See also: Kenya news
An internet service provider and online service, founded by Kenyan engineers, formerly owned by African Lakes acquired by South African company Telkom SA Ltd., February 2007. http://www.AfricaOnline.com
Africa Policy Institute
Independent, non profit think tank, founded in 2007. Produces reports (Kenya 2017 election, China in Africa). Based in Nairobi, Kenya. https://www.africapi.org/
Africa Regional Sexuality Resource Centre, ARSRC
Funded by the Ford Foundation. Has full text Seminar Papers, full text newsletter, Sexuality in Africa magazine with topics on sexuality and health, religion, violence against women and girls, adolescent education, HIV / AIDS, re-thinking masculinities. Countries of focus are Egypt, Kenya, Nigeria and South Africa. Lists conferences, events. Is compiling a database of Social Scientists, Anthropologists, Researchers. Based in Lagos, Nigeria. http://www.arsrc.org/
African Centre for Economic Growth
"...private non-profit, non-partisan organisation." Provides "...policy advisory services to governments, private sector organisations and leadership groups in local communities." Publications list. Based in Nairobi, Kenya. http://www.aceg.org/
African Centre for Technology Studies (Nairobi, Kenya)
"An Institute for Policy Research & Training For Sustainable Development in Africa." "...an international non-governmental policy training and research institute...." The Centre is particularly concerned with environmental issues. Has full text papers in Adobe PDF, the full text of "Governing the Environment," (in Adobe PDF), "What ails Kenya's policy on wildlife?," "What killed our agriculture?," by Prof H.W.O. Okoth-Ogendo, "Enhacing the Arusha Agreement: Environmental Aspects of the Burundi Peace Process" (in Adobe PDF), "Water Tenure and Conflicts in Tanzania" (in MS Word), "Water Rights and Wrongs: State Policies and Local-Level Conflicts in Kenya and Tanzania" (in MS Word). Hosts discussion groups (Ecological Sources of Conflicts). http://www.acts.or.ke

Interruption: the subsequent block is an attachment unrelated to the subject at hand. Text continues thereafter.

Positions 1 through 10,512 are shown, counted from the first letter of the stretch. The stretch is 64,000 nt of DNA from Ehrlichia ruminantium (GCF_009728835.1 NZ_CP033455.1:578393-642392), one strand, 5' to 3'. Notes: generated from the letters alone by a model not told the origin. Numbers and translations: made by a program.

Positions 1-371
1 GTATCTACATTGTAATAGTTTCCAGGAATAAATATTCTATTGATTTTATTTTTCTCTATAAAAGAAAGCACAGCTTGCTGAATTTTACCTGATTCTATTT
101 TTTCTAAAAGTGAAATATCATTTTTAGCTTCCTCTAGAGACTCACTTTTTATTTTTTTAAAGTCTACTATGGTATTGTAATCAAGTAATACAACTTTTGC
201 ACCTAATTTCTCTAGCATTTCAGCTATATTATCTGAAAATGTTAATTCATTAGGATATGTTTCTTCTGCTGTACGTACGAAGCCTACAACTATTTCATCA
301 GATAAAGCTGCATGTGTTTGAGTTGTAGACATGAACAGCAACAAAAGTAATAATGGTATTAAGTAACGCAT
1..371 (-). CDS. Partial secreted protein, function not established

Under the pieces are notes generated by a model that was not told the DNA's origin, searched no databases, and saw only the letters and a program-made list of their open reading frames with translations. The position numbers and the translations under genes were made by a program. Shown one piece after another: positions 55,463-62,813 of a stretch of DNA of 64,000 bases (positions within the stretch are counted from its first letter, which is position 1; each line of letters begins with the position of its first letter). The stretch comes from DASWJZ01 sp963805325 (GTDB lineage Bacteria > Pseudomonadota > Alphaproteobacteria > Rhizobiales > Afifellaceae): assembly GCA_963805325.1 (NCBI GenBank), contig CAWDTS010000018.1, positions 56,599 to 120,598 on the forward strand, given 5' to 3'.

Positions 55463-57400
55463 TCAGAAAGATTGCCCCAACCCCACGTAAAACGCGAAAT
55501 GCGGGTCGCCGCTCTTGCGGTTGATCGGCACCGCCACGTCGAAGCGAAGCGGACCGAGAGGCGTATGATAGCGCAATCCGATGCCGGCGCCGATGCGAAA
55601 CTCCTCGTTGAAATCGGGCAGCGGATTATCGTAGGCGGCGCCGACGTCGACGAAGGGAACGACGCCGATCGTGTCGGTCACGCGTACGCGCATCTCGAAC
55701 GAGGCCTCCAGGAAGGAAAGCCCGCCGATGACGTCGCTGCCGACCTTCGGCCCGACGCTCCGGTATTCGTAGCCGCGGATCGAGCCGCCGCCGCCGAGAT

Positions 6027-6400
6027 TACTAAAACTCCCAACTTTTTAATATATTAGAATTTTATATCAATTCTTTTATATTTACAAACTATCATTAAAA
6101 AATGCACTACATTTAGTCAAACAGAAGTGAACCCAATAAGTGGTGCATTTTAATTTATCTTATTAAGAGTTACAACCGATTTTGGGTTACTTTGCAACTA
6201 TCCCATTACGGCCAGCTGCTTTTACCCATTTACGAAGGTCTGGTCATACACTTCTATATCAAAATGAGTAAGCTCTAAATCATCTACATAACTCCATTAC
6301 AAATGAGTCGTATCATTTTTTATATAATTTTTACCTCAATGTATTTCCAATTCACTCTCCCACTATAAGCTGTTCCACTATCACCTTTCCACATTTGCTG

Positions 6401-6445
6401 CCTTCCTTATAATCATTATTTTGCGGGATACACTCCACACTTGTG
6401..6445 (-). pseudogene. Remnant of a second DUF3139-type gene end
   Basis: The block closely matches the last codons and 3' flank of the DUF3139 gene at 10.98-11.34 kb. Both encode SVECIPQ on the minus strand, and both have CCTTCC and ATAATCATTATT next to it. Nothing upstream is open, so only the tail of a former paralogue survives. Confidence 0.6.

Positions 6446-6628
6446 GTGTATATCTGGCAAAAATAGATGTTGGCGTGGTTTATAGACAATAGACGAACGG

African Economic Research Consortium
Established in 1988, a public not-for-profit organization devoted to advanced policy research and training in economics. Has many full text research reports and other publications. Based in Nairobi, Kenya. http://www.aercafrica.org/
African Human Security Initiative
One-year project for seven established African Non-Governmental Organisations "to embark upon a process of benchmarking the performance of key African governments in respect of human security issues, measured against the commitments taken at the level at OAU/AU heads of state meetings." The eight countries being evaluated are Algeria, Ethiopia, Ghana, Kenya, Nigeria, Senegal, South Africa and Uganda. Full text Project and Background Papers. Full text Monographs and Research Reports. http://www.africanreview.org/
African Journals On-Line
"...offers the tables of contents and abstracts of articles from up to 50 journals in agricultural sciences, science and technology, health and social sciences, published in Africa." A keyword Search covers all journals. A pilot project of the International Network for the Availability of Scientific Publications (London), a cooperative network to improve access by developing countries to scientific information. One can order photocopies of articles. http://www.ajol.info/
African Regional Centre for Computing, ARCC
An NGO "to promote the development and usage of computing and communication technologies in Africa, with specific emphasis on Internet Technologies. The initial focus is on Kenya." Provided the first full internet access in Kenya. Dr. Shem Ochuodho is the Executive Director. Based in Nairobi. http://www.arcc.or.ke/